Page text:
Parent/Caregiver Training Resources


What Does “No Child Left Behind” Mean for My Child?

Parents and families have a lot to worry about when it comes to their child’s success in school. This training helps parents and families better understand No Child Left Behind, including information on: Standards, School Improvement, School Choice, and Supplemental Educational Services.

*this training was developed specifically to assist schools in meeting State and Federal requirements under the Elementary Secondary Education Act (ESEA)

Common Sense Parenting

Common Sense Parenting is an award winning, practical, skill-based parenting program that teaches parents and caregivers easy-to-learn techniques and logical strategies to address everyday issues of communication, discipline, decision-making, relationships, and self-control.  The Parent Council has rated Common Sense Parenting as ‘Outstanding’ and the program is the winner of the National Parenting Center’s Seal of Approval. This training is an excellent resource for relative caregivers. The cost for each parent is $180.00 for the 6 sessions. This price includes a book for each parent and study materials.

How can Supplemental Educational Services help my child?

Under No Child Left Behind, some students are eligible to receive extra services. This training helps parents and families understand Supplemental Educational Services, who is eligible, parent choice, and how to work with providers to increase their child’s academic success.

*this training was developed specifically to assist schools in meeting State and Federal requirements under the Elementary Secondary Education Act (ESEA)

Child and Adolescent Development

Kids are always changing and this training provides an overview of the developmental milestones in the physical, social, emotional, and cognitive development of children and adolescents from ages 0-18 years.  To better serve participants’ needs, this training can be structured to target specific ages and developmental stages.  All information provided is based on best practices and the latest research from the National Institute of Mental Health, the Tennessee Department of Health, and the Tennessee Department of Mental Health and Developmental Disabilities.

Keeping It Positive

Children do not come with handbooks. However, this training can help parents/caregivers understand normal childhood development and provide specific tools and strategies to use in dealing with childhood behaviors.

We’re All In This Together

It takes a village to raise a child but sometimes it is difficult to build that support system. This training works in two parts to help create a successful network of services each child. The first part increases the skills and abilities of parents, relative care givers and foster parents to work with teachers, doctors, mental health and social service professionals.  The second part focuses on how professionals can work in partnership and collaborative networks to build support and services for children and families.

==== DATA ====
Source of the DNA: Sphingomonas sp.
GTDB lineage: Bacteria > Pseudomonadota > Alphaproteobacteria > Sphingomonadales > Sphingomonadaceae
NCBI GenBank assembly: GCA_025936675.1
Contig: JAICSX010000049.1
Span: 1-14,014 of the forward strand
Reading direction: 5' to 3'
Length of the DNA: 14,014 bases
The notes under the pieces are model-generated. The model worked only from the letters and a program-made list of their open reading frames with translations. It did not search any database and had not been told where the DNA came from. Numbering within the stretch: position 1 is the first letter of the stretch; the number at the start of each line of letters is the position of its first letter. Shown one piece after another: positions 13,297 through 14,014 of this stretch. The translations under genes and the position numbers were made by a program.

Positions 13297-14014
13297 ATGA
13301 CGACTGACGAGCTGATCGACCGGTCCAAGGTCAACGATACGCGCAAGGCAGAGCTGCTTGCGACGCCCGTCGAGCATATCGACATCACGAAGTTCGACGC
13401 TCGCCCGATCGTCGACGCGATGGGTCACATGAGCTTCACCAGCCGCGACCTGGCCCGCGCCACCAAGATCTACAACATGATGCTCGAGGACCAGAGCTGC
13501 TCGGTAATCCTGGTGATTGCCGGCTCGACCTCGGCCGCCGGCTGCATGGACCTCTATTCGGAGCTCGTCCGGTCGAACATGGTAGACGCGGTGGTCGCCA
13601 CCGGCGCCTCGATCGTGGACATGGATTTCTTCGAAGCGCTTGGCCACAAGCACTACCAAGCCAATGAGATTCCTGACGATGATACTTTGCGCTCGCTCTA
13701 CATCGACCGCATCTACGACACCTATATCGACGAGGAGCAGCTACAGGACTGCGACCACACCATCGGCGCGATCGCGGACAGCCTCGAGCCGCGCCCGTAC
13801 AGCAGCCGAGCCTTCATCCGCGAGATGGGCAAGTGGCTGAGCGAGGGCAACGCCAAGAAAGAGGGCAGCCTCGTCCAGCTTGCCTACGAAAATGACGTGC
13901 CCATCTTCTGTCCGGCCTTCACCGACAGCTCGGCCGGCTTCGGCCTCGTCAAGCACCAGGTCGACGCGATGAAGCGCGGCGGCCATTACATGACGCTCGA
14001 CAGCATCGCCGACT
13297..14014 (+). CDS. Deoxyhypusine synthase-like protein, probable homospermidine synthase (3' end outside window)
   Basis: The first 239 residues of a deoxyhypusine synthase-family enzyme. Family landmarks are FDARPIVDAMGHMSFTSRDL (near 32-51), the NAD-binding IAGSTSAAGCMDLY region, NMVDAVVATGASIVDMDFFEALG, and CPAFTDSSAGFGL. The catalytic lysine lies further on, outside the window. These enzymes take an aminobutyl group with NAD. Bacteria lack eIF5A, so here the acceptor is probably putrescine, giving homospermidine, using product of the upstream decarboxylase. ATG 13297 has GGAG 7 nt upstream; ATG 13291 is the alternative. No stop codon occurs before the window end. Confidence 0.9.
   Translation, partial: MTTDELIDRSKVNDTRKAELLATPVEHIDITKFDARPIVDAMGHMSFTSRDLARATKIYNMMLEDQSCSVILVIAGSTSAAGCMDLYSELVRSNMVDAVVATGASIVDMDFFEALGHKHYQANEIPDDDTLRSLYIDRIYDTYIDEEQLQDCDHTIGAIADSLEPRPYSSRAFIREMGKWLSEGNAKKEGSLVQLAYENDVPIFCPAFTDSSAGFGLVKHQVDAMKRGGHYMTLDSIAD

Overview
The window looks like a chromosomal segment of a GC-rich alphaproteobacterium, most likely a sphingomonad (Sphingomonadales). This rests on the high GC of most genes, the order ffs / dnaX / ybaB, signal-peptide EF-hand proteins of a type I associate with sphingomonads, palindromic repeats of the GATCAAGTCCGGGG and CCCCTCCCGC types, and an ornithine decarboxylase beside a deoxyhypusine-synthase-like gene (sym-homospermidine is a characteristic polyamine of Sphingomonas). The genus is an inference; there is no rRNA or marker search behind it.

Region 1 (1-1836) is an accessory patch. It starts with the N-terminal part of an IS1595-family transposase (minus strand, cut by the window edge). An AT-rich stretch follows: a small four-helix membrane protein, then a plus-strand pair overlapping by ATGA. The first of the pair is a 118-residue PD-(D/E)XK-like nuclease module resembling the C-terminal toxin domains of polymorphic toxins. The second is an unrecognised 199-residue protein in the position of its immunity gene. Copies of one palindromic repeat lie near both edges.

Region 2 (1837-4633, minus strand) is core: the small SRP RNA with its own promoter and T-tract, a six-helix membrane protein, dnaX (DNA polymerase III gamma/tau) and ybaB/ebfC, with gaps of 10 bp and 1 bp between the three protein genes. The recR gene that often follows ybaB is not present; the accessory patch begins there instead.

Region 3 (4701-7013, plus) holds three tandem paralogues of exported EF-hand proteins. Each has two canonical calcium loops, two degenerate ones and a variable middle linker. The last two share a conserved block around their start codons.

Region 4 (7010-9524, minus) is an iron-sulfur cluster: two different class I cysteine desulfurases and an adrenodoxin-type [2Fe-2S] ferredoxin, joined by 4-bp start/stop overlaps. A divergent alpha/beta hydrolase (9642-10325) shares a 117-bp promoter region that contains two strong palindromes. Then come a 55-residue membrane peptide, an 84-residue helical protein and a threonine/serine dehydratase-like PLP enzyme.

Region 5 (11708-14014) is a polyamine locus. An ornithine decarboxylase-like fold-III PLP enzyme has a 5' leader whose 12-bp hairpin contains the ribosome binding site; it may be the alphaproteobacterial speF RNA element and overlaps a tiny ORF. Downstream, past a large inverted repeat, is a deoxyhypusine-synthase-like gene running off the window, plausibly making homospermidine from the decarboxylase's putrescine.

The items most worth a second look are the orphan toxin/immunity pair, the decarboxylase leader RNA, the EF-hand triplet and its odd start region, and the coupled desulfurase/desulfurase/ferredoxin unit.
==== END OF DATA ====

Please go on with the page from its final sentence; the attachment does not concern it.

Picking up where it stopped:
When Parents Need Support: Working with Your ADHD Child

Parents express concern when their child is diagnosed with ADHD. Providing information to parents/caregivers and educators on ADHD and as well as positive behavioral strategies to implement in home and school enables parents to maintain a positive relationship with their child.

How To Make A Smooth Transition

Dealing with change successfully can mean success for youth, parents and teachers throughout the school year. This multi-tiered training focuses on the key academic transitions for children and their families: early childhood to pre-k or Kindergarten, elementary to middle school and middle school to high school.  Each training module focuses on a different transition, so that parents/caregivers can better understand the behavioral and academic expectations for each, the critical role they play in preparing and supporting their child, and the roles of teachers, principals, and other school staff as their children’s progress.

Continuing Education At Home

A child’s education should not stop when they walk out the school doors. The goal of this training is to increase awareness of why parents/caregivers should encourage learning in the home.  The training gives parents/caregivers strategies they can use to set expectations for learning and provide support for their child’s home and study time.

Being Involved = Success for Your Child

Parents/caregivers of middle school and high school students often deal with the struggle of granting their child more independence and maintaining active involvement in their school.  This training provides information from studies that show the positive link between parental involvement and school attendance, improved academic outcomes and graduation rates. Parents/caregivers will leave this training with strategies on how to stay more involved with their children’s school, teachers, and academics.

Mental Health: A Training Curriculum for Caregivers